What happens to drug-crime policing when you take away the stick? A tough-on-crime state with swelling prison rolls is about to find out.
In 2016, voters here approved a closely fought ballot initiative to reclassify drug possession and minor thefts as misdemeanors. The idea was to steer nonviolent drug offenders who stole for their habit away from prison and into treatment programs. The reform appealed both to voters here alarmed at rising prison costs – Oklahoma’s rate of incarceration is second only to Louisiana’s – and those who saw locking up nonviolent addicts as futile.
The reform passed over the opposition of law-enforcement agencies and public prosecutors, and was rejected in many rural counties. But it mirrored efforts by other states, including Louisiana, looking for ways to end mass incarceration, even as the Trump administration has rowed in the opposite direction, urging federal prosecutors to seek longer prison sentences.
It makes sense for states to reform drug sentencing since punitive laws don’t appear to curb drug abuse, says Adam Gelb, a criminal-justice expert at The Pew Charitable Trusts. “Locking up more drug offenders increases punishment, and if that’s the goal, then it works. If it’s about improving public health and safety, the numbers don’t back that up,” he says.
Across the country, the number of people in state and federal prisons fell in 2016 to about 1.5 million, down from 1.6 million in 2009 and the third straight year of decline, according to the Bureau of Justice Statistics.
Debate over reform's efficacy
Oklahoma’s reclassification took effect last July and the debate over its efficacy remains potent: Republican state lawmakers tried unsuccessfully to dilute the changes and may try again in this year’s session. For their part, reformers are also trying to advance criminal justice bills.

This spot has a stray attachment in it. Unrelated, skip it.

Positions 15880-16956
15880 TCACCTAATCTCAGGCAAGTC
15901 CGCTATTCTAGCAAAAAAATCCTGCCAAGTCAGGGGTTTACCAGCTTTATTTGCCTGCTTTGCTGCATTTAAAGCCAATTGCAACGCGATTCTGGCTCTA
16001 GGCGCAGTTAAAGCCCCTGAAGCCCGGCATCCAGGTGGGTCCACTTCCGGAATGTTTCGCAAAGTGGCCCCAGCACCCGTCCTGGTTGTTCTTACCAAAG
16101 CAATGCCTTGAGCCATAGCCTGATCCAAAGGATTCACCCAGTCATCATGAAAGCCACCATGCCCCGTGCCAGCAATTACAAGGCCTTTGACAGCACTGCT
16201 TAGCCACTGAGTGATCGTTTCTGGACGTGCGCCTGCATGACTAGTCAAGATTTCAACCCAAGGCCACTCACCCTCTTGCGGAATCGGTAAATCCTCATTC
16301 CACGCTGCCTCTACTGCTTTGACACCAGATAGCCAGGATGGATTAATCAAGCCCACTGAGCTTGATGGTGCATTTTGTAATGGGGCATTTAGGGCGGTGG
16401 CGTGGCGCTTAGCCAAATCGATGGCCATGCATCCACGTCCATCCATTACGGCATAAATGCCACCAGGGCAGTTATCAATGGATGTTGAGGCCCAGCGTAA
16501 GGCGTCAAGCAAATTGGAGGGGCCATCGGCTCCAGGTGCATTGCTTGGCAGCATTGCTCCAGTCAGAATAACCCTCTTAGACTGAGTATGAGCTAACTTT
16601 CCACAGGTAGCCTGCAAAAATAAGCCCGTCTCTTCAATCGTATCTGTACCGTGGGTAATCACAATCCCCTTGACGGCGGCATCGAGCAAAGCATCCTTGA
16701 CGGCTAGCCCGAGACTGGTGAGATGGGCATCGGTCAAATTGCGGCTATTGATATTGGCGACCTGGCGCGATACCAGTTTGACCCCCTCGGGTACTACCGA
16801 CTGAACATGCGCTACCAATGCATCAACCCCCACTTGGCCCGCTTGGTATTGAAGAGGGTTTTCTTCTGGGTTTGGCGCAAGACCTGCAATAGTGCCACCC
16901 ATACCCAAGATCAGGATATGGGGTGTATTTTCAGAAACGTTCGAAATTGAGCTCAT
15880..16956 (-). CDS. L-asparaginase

In Oklahoma County, the largest jurisdiction, the changes are apparent. Last year, prosecutors filed the lowest number of felony cases since 2011, while the number of misdemeanors rose by 37 percent from the previous year. This reversal was seen across the state, with a 26 percent drop in felonies on court dockets.
So what happens when drug offenses no longer lead to felony charges? Do addicts avoid prison and get treated for substance abuse? Or simply pay a fine and walk away, only to reoffend again?
Capt. Adam Flowers, a detective in the Sheriff’s Office of Canadian County, which straddles Oklahoma City’s suburbs, says it’s the latter. The ballot measure, while well-intentioned, is tying the hands of officers who deal with addicts and petty criminals on a daily basis. “If it’s just a misdemeanor and you’re not going to prison, it takes the teeth out of what we’re going to do,” he says.
Tough sentences for drug-related offenses, mostly methamphetamine, have helped to crowd Oklahoman prisons, including those for women, whose rate of incarceration is the highest in the United States. Nearly one-third of all state prison inmates were convicted of drug offenses, according to a 2017 report by a state task force on justice reform that proposed major changes in sentencing, probation, and other aspects.
For meth addicts who commit nonviolent crimes, treatment is clearly a better and cheaper option, says Mark Woodward, a public-information officer at the Oklahoma Board of Narcotics. It costs about $19,000 a year to keep an offender in a state prison in Oklahoma, compared with $5,000 for a community-based rehabilitation program.
But like Captain Flowers, Mr. Woodward is concerned that the lighter touch for low-level drug crimes will reduce participation in substance-abuse programs. “We’re not locking them up or giving them an incentive to go to treatment, or to stay in treatment,” he says.
Treatment still an option
Reformers say that courts are still directing addicts into treatment and that prosecutors have leverage to cut deals, even with a reduction in felony charges. “The stick is not being taken away. It’s perhaps bit smaller, but the research is clear that it is still of sufficient size,” says Mr. Gelb, who directs Pew’s Public Safety Performance Project.
Drug distribution and trafficking remain felonies in Oklahoma; the same applies to property crimes where the value exceeds $1,000. And felons convicted of dealing drugs face stiff penalties: The average sentence is more than eight years.
Moreover, misdemeanors for drug and property offenses can result in jail time, and that creates an opportunity to seek treatment, says Ryan Gentzler, an analyst at the Oklahoma Policy Institute, a left-leaning think tank in Tulsa.